>Having it in an IRA makes the tax prep easier (or eliminates it) >but then you lose the tax advantages. Why put a tax shelter inside >a tax shelter? It's a waste of a perfectly good tax shelter.
I am thinking you are picturing holding two different investments, and you are comparing putting the corporation stock into the IRA and the PTP outside of the IRA, vs vice versa.
Another comparison is to say that you have an IRA and you are choosing whether to buy corporation stocks or PTPs in the IRA. In each case, there are good reasons to choose the PTP in the IRA if you *presume* you can avoided UBTI tax.
Let's contrast holding a corporation vs a PTP in an IRA. Presume for this, a corporate tax rate of 34% and dividend tax rate of 15%, a CG rate of 15%, and a personal tax rate of 28%. Presume that markets are efficient, we neglect inflation and a host of other things, and that stock values increase by after-tax income minus dividends/distributions.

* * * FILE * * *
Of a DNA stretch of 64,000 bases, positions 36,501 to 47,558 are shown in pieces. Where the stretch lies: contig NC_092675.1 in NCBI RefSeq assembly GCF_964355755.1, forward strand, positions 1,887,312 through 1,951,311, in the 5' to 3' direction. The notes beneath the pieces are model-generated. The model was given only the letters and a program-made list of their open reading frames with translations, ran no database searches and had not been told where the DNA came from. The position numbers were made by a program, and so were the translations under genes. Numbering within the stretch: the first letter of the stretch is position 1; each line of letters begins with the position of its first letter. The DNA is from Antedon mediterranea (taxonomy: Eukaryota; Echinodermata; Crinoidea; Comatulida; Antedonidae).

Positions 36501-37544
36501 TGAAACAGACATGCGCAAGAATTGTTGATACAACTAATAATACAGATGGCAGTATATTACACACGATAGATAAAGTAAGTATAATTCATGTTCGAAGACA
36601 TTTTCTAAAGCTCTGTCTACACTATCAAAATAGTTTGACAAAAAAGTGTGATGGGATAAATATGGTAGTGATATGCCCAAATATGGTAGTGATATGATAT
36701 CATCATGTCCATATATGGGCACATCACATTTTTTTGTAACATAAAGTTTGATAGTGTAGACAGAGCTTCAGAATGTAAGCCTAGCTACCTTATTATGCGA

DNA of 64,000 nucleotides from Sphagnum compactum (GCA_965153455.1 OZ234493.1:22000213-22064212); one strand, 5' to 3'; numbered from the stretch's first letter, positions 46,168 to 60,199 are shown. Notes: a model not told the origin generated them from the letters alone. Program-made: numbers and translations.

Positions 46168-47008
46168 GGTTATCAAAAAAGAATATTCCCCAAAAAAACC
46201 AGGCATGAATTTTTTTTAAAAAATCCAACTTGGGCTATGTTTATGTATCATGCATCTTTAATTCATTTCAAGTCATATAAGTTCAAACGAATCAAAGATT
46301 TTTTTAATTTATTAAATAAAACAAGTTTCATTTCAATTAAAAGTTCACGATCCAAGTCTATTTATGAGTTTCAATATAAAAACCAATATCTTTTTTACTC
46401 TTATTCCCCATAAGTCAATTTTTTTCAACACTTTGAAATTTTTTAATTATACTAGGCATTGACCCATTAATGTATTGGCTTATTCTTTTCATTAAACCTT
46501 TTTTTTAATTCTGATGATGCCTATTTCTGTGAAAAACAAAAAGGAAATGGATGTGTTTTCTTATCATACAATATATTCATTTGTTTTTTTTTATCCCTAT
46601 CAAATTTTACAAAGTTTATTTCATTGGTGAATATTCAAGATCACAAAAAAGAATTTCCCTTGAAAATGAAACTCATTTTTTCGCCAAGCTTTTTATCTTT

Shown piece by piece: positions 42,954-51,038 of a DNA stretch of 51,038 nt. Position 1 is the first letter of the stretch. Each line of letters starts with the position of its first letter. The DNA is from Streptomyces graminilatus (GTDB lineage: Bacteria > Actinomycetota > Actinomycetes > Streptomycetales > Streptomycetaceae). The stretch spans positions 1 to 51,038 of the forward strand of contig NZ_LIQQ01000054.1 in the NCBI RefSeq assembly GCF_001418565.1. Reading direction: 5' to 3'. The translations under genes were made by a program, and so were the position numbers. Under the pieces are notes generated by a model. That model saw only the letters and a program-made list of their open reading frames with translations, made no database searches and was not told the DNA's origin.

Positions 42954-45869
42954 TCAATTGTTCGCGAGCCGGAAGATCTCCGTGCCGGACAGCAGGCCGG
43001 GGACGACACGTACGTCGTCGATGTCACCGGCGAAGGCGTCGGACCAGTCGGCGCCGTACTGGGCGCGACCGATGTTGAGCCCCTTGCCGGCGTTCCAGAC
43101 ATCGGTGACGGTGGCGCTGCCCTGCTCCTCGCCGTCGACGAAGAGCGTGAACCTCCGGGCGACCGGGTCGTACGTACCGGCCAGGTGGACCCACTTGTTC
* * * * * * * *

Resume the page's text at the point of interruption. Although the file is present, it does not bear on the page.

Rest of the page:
For the IRA containing the corporate stock, there is a still a 34% income tax to be paid. There would be as little as 0% income tax on the PTP. Both are subject to 28% income tax upon withdrawal if the IRA is not a Roth.
Outside the IRA, the corporate stock faces tax of 34% + 15% for a net of 56.1%. The PTP eventually faces income/distribution tax of somewhere between 28% and 15%; those taxes are either/or for various pieces. If you presume that the post-retirement tax rate is much smaller, then the PTP gains an extra advantage. But you know that presumption is not always true.
I am sure I have oversimplified and over-presumed. But my point is that putting PTPs into an IRA is not in the same category as putting munis or annuities into an IRA. I think that PTPs can be a nice component of an IRA, even before the simplicity is considered.